THE moss-covered grave lay anonymously for 124 years, just feet from the ancient walls of Christ Church at Walmsley in Bolton.

But a best-selling author, a computer and a detective trail worthy of The Da Vinci Code, have now unearthed it as the last resting place of the man who started Bolton Wanderers.

Describing the moment the inscription finally saw the light of day, church warden Judith Page said: "The gravestone was completely hidden, so I scraped back the moss with the heel of my shoe and suddenly saw the name I had been searching for. It was wonderful!"

The Rev Joseph Farrall Wright, a Victorian vicar of another long-gone Christ Church in Deane Road, persuaded Tom Ogden, the headmaster of nearby Christ Church Boys' School, to start a football club at the Sunday School.

Christ Church FC was duly formed in June, 1874, playing to the new FA rules pioneered locally by Turton FC. But the club never had a home ground of its own and played where it could, so, when it changed its name three years later, it became Bolton Wanderers, and the rest is history.

It might well have remained that way had not author Peter Lupson decided to write his book, Thank God For Football, about the Christian roots of many of the country's most famous football clubs.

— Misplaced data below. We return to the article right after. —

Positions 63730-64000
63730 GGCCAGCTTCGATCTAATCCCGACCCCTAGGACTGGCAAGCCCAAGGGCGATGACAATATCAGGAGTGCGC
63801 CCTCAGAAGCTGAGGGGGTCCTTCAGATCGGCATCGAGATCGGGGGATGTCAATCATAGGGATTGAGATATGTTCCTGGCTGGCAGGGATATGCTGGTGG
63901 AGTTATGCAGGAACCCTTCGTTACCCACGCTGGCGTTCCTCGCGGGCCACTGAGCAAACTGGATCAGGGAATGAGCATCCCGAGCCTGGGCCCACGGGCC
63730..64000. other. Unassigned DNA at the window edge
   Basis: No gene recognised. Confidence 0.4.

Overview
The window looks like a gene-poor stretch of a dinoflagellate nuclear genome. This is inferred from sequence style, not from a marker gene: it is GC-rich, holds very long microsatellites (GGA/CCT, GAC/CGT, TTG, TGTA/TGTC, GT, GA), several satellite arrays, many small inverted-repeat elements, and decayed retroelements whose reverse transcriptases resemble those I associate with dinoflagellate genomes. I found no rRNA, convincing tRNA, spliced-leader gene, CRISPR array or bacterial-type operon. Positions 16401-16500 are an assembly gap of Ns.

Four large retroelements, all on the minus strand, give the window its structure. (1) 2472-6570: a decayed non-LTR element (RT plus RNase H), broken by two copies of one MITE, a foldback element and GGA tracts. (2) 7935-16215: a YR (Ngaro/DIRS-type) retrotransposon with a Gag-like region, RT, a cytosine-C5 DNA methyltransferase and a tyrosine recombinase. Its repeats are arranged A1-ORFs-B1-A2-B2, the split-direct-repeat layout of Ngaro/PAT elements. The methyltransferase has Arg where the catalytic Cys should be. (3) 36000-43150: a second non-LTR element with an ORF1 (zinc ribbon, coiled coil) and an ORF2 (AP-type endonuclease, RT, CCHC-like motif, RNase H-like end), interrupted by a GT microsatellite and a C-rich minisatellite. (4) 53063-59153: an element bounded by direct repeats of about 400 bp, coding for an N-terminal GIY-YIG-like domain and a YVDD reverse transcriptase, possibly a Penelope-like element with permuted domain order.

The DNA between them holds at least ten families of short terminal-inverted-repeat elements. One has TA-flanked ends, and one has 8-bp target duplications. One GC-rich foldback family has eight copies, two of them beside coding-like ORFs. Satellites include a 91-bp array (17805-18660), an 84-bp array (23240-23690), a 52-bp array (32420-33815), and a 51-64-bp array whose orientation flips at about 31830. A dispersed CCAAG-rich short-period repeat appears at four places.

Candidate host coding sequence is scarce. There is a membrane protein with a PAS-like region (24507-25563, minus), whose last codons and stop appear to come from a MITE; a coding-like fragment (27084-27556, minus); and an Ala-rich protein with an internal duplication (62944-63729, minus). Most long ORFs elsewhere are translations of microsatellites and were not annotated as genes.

He spent 11 years researching and writing, scouring old parish magazines and studying social conditions, uncovering the importance football had on impoverished areas like Bolton. Here, the sport offered physical activity, teamwork and self-reliance to local lads short on hope.

The Merseyside author not only studied the beginnings of well-known clubs, but traced their founders' endings.

He discovered Tom Ogden's last resting place in an unmarked grave in Heaton Cemetery, and that the Rev Wright was buried at the Walmsley church.

But identifying exactly where posed a real problem for its current vicar, the Rev John McGrath, because the parishioner who had created a computer programme of all the graves in the extensive churchyard had died just weeks before. And no-one could crack the code.

Enter reader and churchwarden Mrs Page, who enlisted the help of a local computer company.

They made a CD-ROM of the programme and, armed with this, church registers and other parish paperwork, she spent weeks searching through the thousands of graves.

She concentrated on the church's old grounds, and, one day - ironically, close to the church's chancel - she found herself standing over the stone slab of Plot No. 549.

"Because the grave was flat and had become so overgrown, we had no idea whose it was," she said.

"But it was certainly very exciting when we realised we had finally found the Rev Wright."

Bolton Wanderers secretary and historian Simon Marland described the find as "great news" and would not rule out club involvement in now marking the grave.

"This find turns the clock back to make the club's history more of a reality," he said.

  • Thank God For Football, published by Azure priced £9.99, is available from Bolton Wanderers and Waterstones book shop.